Synesthetes automatically and consistently experience additional sensory or cognitive perceptions in response to particular environmental stimuli. Recent evidence suggests that the propensity to develop synesthesia is genetic while the particular associations experienced by a given synesthete are influenced by learning. Despite the potential role of implicit learning in the formation of synesthetic associations, there has been minimal investigation of synesthetes’ implicit learning abilities. In this study, we examine linguistic-colour synesthetes’ ability to implicitly learn from and adjust to non-stationary statistics in a domain unrelated to their particular form of synesthesia. Engaging participants in a computer game Whack-the-mole, we utilise the online measure of reaction time to assess the time course of learning. Participants are exposed to “worlds” of probabilities that, unbeknownst to them, undergo unannounced changes, creating unpredictable statistical shifts devoid of accompanying cues. The same small set of probability worlds are repeated throughout the experiment to investigate participants’ ability to retain and learn from this repetitive probabilistic information. The reaction time data provide evidence that synesthetes require more information than nonsynesthetes to benefit from the non-stationary probability distributions. These findings demonstrate that linguistic-colour synesthetes’ implicit learning abilities—in a domain far from their synesthetic experiences—differ from those of nonsynesthetes.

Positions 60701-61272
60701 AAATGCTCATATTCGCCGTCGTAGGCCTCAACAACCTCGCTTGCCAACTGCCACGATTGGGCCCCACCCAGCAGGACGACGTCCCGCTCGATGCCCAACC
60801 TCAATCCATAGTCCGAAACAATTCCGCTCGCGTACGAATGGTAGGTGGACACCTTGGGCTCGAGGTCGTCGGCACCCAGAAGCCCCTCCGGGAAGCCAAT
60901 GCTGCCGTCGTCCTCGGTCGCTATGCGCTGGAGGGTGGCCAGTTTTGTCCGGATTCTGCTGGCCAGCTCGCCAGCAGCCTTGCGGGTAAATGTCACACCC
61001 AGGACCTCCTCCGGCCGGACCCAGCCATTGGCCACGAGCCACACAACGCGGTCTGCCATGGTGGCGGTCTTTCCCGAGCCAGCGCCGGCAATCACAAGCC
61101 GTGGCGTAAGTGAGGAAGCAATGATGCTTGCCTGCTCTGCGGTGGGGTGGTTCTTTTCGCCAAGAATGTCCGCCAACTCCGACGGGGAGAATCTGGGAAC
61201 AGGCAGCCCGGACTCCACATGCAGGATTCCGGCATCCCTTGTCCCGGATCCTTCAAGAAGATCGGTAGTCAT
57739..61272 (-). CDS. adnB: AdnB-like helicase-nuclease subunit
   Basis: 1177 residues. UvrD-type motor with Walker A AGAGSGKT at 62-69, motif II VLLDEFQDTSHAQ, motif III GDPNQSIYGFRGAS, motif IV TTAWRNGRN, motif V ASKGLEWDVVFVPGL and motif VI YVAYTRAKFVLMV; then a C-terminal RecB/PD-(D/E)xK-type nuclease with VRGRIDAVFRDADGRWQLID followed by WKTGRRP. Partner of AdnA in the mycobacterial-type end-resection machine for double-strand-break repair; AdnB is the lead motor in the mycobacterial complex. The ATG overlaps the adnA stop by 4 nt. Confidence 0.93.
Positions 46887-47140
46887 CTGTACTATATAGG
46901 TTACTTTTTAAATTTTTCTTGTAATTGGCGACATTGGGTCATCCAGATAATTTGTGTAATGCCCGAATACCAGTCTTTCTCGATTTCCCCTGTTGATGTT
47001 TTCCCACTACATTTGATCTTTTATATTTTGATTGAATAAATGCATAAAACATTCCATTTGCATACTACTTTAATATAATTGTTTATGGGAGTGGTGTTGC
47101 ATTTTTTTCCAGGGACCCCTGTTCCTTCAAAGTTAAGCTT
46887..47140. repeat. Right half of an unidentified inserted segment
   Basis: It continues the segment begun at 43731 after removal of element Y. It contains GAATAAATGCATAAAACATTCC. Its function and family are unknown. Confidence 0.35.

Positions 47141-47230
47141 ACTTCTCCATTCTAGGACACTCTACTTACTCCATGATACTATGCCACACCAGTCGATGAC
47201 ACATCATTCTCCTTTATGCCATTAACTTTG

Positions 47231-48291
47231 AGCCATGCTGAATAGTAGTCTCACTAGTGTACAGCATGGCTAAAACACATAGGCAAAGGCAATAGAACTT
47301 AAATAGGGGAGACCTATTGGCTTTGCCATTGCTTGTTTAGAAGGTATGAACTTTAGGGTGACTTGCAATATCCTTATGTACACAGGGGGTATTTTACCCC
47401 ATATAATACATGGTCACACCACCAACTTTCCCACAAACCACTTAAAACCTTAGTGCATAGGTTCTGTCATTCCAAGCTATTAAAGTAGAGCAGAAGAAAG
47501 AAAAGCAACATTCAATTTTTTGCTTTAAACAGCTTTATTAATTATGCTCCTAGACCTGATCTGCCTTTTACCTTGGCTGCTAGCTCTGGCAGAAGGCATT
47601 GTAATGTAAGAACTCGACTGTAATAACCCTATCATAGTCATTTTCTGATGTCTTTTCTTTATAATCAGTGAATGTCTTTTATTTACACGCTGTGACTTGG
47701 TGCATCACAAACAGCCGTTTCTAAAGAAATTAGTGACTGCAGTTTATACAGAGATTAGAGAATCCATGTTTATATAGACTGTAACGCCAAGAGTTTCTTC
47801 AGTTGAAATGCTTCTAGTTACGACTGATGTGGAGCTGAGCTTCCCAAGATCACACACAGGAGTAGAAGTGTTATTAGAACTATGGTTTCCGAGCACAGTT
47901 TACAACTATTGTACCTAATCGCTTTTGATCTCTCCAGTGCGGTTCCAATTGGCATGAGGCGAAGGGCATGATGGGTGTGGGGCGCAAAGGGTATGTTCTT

All Science Journal Classification (ASJC) codes
- Experimental and Cognitive Psychology
- Neuropsychology and Physiological Psychology
- Physiology (medical)
- implicit learning
- statistical learning